Israel has responded to Palestine’s successful bid for UN non-member observer state status by halting the transfer of tax and tariff money it collects for the Palestinian Authority (PA).
Finance Minister Yuval Steinitz said on Sunday that the government would use the money it was to transfer to the Palestinians to pay down their debt to the Israel Electric Corporation and other Israeli bodies.
“I have no intention of transferring the taxes due to the Palestinian Authority this month. They will be used to pay the PA debts to the Israeli electricity company and other bodies,” Steinitz said.
The move is the second act of reprisal by Israel in addition to plans to build thousands of settler homes.
This comes in the wake of Palestine Authority President Mahmud Abbas’ return to a hero’s welcome from the UN.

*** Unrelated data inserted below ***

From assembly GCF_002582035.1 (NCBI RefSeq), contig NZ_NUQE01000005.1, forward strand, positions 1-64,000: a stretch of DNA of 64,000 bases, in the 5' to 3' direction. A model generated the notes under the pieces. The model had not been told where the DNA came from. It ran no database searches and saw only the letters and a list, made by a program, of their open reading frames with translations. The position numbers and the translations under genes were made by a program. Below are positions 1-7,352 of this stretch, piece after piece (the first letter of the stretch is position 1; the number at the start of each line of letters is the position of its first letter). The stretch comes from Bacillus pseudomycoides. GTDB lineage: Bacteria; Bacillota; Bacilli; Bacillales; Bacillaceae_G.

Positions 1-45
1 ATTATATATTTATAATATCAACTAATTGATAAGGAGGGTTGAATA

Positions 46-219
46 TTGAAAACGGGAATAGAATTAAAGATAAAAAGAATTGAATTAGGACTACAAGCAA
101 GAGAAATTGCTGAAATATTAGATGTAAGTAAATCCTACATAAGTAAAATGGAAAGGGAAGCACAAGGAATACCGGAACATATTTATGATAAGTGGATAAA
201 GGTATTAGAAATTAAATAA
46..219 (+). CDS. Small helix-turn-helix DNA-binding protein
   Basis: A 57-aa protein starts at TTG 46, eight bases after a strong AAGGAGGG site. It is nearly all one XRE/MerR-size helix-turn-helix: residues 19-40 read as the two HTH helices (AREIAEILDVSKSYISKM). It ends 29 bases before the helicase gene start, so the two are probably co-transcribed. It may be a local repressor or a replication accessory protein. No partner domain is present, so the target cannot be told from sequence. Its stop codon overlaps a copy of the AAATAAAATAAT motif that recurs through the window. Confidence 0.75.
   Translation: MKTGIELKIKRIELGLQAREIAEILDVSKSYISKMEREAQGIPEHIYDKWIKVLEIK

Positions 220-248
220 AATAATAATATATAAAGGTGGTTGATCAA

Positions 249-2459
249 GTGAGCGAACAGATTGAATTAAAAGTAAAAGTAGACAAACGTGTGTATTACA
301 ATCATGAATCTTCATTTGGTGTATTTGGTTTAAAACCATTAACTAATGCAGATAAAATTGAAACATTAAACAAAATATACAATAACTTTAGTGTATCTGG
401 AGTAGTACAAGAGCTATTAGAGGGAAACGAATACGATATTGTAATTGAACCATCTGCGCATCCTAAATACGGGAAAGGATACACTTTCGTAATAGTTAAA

Ahead of the UN vote, Israel’s government had warned the Palestinians and the international community that it would react harshly to upgraded status for the Palestinians, accusing them of leapfrogging negotiations and disregarding peace accords.
The Palestinians say the upgraded status does not contradict any effort for new talks, pointing out that negotiations have been on hold since late September 2010.
Every month, Israel transfers tens of millions of dollars in customs duties levied on goods destined for Palestinian markets that transit through Israeli ports.
Without the transfer, the PA will not have the money to pay government salaries.
The tax revenue constitutes a large percentage of the Palestinian budget and is governed by the 1994 Paris Protocols with the Palestinians.
Israel has frozen payments to the PA before, usually during times of diplomatic tensions.
The UN victory for the Palestinians was a diplomatic setback for Israel, which was joined by only a handful of countries in voting against upgrading the Palestinians’ observer status at the UN to “non-member state”, like the Vatican, from “entity”.